The loop turns right off outbound Market Street, just where the old 5-McAllister streetcar did, then turns left onto Charles Brenham’s southbound curb lane, where there is a ADA ramp and layover space. The tracks diverge there to allow either a left turn to return toward the Ferry Building, or a right turn toward Castro. Another switch allows inbound streetcars on Market to turn onto McAllister and then return outbound. 

Market Street Railway is delighted that Muni staff embraced our recommendation for its exact location. There is no other place on Market Street where a turning movement like this can be carried out in such a short length of new track. And the location is convenient, dropping passengers off within a short walk of City Hall, the Main Library, and the Asian Arts Museum, and right next to newly restored landmarks such as the hot Proper Hotel (which the loop literally loops around) and the venerable Hibernia Bank Building at Jones and Market (the location, coincidentally, of the terminal of the old Jones Street cable car shuttle, which closed in 1954).  

This loop will add immense flexibility to the F-line. First and foremost, it is the most efficient and effective way to increase F-line service along the highest ridership stretch of the route, from Fisherman’s Wharf to the Union Square/Powell Street area downtown. Today’s F-line service levels are constrained by terminal capacity at both ends. There’s not enough room for additional streetcars laying over at the ends of the line without blocking street space. This has been a sore subject at the Castro end of the line in particular, where 17th Street is narrow and residential almost right up to the terminal. Layovers are kept shorter there than at Fisherman’s Wharf to minimize the problem, but adding more service to Castro (that usually isn’t needed west of Powell) would inevitably clog the terminal there.

There is a turnaround spot at 11th Street and Market, near Van Ness; not a loop but a “wye”, where streetcars have to turn onto a stub track on 11th, and then back out onto Market, a much more difficult move than in past decades because of changed traffic patterns and the routing of the 9-line articulated buses onto 11th. The wye is actually the last remnant of Muni’s original H-Potrero streetcar line, and was never optimally designed for reversing streetcars.

Muni’s initial plan when the loop is completed is to add extra F-line service from the Wharf area to the loop to alleviate some of the current crowding. This would likely happen from late morning through late afternoon. Of course, the loop is important for other reasons as well: it will give Muni the ability to balance service and reduce bunching on a regular basis to fill gaps; allow the majority of the F-line to keep operating when part of Market Street is temporarily blocked, and provide a place to load a chartered streetcar or divert a streetcar with an operational problem from the main line.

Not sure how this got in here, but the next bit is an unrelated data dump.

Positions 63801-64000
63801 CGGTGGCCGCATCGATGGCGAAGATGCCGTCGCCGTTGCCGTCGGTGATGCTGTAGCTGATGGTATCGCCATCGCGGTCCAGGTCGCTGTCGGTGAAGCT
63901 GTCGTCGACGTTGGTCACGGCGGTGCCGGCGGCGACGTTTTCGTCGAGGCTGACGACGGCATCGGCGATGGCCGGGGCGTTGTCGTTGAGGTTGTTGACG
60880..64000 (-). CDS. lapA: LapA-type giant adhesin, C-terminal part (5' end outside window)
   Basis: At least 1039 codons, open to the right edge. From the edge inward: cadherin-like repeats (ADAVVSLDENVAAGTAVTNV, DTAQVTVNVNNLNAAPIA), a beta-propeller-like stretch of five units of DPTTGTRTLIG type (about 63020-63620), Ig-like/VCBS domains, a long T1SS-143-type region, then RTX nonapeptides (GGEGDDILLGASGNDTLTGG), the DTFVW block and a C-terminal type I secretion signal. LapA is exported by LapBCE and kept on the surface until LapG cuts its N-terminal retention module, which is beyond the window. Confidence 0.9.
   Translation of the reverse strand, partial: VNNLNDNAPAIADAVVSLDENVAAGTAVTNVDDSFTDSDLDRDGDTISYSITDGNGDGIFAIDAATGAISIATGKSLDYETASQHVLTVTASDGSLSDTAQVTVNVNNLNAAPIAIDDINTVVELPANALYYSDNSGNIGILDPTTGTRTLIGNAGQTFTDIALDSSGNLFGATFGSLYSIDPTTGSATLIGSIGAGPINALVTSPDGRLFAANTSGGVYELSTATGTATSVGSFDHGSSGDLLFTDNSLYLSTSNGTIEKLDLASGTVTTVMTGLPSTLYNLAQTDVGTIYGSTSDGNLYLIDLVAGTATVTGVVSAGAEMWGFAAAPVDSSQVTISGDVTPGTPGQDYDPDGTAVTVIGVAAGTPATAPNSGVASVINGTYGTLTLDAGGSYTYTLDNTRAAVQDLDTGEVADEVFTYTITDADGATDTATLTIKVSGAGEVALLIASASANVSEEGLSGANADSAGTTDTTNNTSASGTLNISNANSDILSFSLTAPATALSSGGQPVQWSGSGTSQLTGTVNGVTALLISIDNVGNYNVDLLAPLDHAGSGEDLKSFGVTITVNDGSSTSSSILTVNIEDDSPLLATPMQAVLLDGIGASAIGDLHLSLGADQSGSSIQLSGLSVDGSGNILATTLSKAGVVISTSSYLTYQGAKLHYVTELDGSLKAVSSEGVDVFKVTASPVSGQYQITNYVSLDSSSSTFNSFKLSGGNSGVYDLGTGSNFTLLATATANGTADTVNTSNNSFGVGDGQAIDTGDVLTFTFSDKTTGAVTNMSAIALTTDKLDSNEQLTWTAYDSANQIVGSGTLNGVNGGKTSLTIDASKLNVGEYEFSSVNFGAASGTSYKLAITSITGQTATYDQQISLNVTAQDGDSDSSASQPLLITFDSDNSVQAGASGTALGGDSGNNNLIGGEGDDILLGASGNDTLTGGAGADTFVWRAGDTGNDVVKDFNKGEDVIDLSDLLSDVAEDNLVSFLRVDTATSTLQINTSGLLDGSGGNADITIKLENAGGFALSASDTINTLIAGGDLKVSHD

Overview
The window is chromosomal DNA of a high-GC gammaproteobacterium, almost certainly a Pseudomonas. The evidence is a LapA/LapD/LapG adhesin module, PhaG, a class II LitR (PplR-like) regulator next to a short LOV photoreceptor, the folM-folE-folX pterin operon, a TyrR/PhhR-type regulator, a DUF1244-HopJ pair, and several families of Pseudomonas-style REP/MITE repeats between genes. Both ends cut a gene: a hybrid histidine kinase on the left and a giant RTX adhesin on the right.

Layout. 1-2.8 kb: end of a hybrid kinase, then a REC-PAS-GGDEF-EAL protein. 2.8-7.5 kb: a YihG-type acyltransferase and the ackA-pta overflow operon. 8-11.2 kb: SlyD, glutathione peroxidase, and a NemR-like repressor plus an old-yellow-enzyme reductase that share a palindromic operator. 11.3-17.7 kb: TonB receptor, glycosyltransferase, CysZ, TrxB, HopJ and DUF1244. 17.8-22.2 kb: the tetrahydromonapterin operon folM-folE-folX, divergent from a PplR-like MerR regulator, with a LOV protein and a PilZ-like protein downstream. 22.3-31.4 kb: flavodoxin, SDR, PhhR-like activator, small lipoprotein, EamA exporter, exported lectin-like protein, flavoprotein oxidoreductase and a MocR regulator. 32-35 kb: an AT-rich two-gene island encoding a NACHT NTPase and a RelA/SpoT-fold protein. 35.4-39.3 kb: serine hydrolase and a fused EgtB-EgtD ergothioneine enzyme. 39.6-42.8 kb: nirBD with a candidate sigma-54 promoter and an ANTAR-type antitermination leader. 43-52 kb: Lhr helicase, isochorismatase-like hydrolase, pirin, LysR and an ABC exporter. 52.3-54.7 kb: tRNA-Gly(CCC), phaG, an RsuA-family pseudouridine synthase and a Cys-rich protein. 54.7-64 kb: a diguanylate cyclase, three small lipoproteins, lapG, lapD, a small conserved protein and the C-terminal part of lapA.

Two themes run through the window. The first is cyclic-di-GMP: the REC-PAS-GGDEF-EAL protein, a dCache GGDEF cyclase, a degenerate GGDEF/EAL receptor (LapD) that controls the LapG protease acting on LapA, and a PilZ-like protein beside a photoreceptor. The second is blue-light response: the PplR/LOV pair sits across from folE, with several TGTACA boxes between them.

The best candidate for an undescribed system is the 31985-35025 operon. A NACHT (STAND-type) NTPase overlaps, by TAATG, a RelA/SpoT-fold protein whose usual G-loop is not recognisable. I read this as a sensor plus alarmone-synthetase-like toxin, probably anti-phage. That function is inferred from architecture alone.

The Better Market Street program is a comprehensive revamping of San Francisco’s Main Street, to give more priority to transit, provide bicyclists with separated bike paths, and improve pedestrian safety, while preserving the street’s historic elements, including the landmark “Path of Gold” streetlights (which also hold up the Muni wires).

The project, which stretches from Steuart Street at the foot of Market up to Octavia Street, is currently under environmental review, scheduled for completion in 2019, with the first phase of work, between Fifth and Eighth Streets, and including the streetcar loop, to start construction in 2020.  Market Street Railway was a strong advocate for making the stretch with the loop into the first phase of work. We’re delighted to hear this news.

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Building a better Market Street

NOTE: This article was written for our member magazine, Inside Track, in 2013. Seven years later, after continuous planning for extensive changes to Market Street, City department heads announced there was no money available for most of the envisioned changes, due largely to the Covid-19 pandemic’s impact on city finances. For more than a century and a half, San Francisco’s transit has centered on Market Street. Today, the design of Market Street for the next half-century is being decided. Many… — Read More

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Skipping Stops, Then and Now

Even in the 1930s, transit stop spacing was an issue in San Francisco. Click to enlarge. This pair of notices from our namesake (Muni’s privately owned competitor from 1921 to 1944) recently came to our attention. They would have been posted inside Market Street Railway streetcars, probably in the 1930s, as part of a campaign to win rider acceptance of wider spacing of streetcar stops. No question that the main reason the company president, Samuel Kahn, initiated the change was… — Read More